Indelible Murtceps

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The Indelible Murtceps
Also known as Murtceps
Origin Melbourne, Victoria, Australia
Genres progressive rock, rock 'n' roll, pub rock
Years active 1971 (1971)–1973 (1973)
Labels EMI
Associated acts Spectrum, Ariel
Website mikeruddbillputt.com
Past members

The Indelible Murtceps were an Australian progressive rock and dance-pop band, which formed, as a side project of Spectrum, in October 1971. Sometimes referred to as the shortened name, Murtceps, they were "a stripped-back version... [that] could play anywhere and often." They worked the more lucrative dance and pub rock circuit. Whereas Spectrum performed in a full concert setting, commonly at larger venues, like the T.F. Much Ballroom, and at rock festivals.

The Indelible Murtceps' debut single, "Esmeralda", was issued in 1972, which peaked in the Go-Set National Top 40. It appeared ahead of their studio album, Warts Up Your Nose, in the following year, which made the top 20. Sometimes both groups shared a stage; both disbanded after a joint final gig at the Dallas Brooks Hall on 15 April 1973. The performance was included on a shared live double album, Terminal Buzz, which appeared in December that year.

History[edit]

The Indelible Murtceps were formed in Melbourne in October 1971 by Mike Rudd as a side project for his main group, Spectrum, using the same roster for both bands.[1] The line-up was Ray Arnott on drums, Lee Neale on keyboards, Bill Putt on bass guitar and Rudd on lead guitar, lead vocals and harmonica.[1][2] With the advent of pub rock Spectrum's lengthy and complex material was precluding bookings on the lucrative local dance and pub circuit.[2] Spectrum were performing in a full concert setting, using a large PA system and light show, sometimes augmented by a dance, performance troupe, The Tribe. They commonly appeared at larger venues, like the T.F. Much Ballroom, and at rock festivals.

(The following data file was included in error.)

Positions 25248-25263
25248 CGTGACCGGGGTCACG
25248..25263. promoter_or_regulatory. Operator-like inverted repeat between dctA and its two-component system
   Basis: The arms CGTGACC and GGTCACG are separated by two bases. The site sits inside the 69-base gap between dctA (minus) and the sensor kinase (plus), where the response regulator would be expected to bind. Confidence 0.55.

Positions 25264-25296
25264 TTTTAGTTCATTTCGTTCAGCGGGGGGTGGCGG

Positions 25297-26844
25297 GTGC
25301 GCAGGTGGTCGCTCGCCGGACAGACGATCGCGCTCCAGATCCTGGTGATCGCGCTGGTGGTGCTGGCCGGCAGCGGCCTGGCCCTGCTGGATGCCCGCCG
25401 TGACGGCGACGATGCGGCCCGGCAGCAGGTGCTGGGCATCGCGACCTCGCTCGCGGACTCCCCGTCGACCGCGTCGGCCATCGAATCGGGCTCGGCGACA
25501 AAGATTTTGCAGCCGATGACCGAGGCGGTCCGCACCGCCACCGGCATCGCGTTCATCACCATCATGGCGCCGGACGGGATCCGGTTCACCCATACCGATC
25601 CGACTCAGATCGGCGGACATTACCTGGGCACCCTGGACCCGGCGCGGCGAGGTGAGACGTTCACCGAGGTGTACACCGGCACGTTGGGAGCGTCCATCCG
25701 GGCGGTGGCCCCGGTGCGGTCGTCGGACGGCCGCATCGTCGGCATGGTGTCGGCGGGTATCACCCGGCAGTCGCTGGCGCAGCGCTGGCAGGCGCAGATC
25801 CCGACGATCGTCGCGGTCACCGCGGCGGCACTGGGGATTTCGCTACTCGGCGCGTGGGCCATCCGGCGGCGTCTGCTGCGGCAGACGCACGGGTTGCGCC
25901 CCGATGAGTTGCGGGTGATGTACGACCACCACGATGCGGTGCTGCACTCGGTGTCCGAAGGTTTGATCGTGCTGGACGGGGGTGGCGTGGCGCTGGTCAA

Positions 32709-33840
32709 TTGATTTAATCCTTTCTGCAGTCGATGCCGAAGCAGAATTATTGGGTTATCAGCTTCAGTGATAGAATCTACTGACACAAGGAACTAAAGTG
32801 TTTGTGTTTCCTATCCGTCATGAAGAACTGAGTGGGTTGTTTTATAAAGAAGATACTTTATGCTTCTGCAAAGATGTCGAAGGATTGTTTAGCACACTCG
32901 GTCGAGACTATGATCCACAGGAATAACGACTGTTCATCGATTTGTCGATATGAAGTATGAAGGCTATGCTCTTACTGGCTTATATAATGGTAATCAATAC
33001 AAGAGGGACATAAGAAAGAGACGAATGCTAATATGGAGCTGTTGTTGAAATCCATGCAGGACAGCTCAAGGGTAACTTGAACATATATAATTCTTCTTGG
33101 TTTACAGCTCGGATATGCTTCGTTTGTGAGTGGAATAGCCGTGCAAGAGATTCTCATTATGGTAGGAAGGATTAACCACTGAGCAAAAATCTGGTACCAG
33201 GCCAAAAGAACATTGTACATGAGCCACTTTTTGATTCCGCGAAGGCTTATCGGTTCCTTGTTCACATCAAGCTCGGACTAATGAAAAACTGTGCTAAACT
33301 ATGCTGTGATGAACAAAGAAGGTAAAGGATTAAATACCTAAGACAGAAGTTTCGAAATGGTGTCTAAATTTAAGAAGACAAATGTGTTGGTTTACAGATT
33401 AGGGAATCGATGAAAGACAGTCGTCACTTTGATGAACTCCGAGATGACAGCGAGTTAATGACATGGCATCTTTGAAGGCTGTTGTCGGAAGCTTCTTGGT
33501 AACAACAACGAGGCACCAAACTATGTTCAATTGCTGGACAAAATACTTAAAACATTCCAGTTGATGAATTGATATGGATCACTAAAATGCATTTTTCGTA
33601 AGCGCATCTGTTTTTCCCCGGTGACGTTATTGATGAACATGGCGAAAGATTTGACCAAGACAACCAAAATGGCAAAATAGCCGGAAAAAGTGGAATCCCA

Rudd created a performance set of simpler, dance-pop tunes, with a reduced stage set-up, for use by Indelible Murtceps, allowing Spectrum to continue its progressive course while supplementing members' incomes with the more frequent Murtceps gigs.[2] The name 'murtceps' is 'spectrum' written backwards. According to music journalist, Ed Nimmervoll, the Murtceps were "a stripped-back version... [that] could play anywhere and often."[2] Susan Moore of The Australian Women's Weekly recalled that Spectrum's "music was often regarded as 'progressive' and more for listening purposes, which didn't please dance audiences too much. So the band developed an alter ego which they called the Indelible Murtceps, who turned up when a dance band was required."[3]

In January 1972 they appeared at the inaugural Sunbury Pop Festival, with Spectrum providing a separate set.[1] Three live tracks by the Indelible Murtceps, "We are Indelible", "Be My Honey" and "But that's Alright", were issued on a various artists live album of the concert, Sunbury.[1] They were one of three bands featured on a short film, Australian Colour Diary, No.43: 3 Directions in Australian (1972), directed by Peter Weir, which provided "a sample of three trends in recent Australian pop music".[4]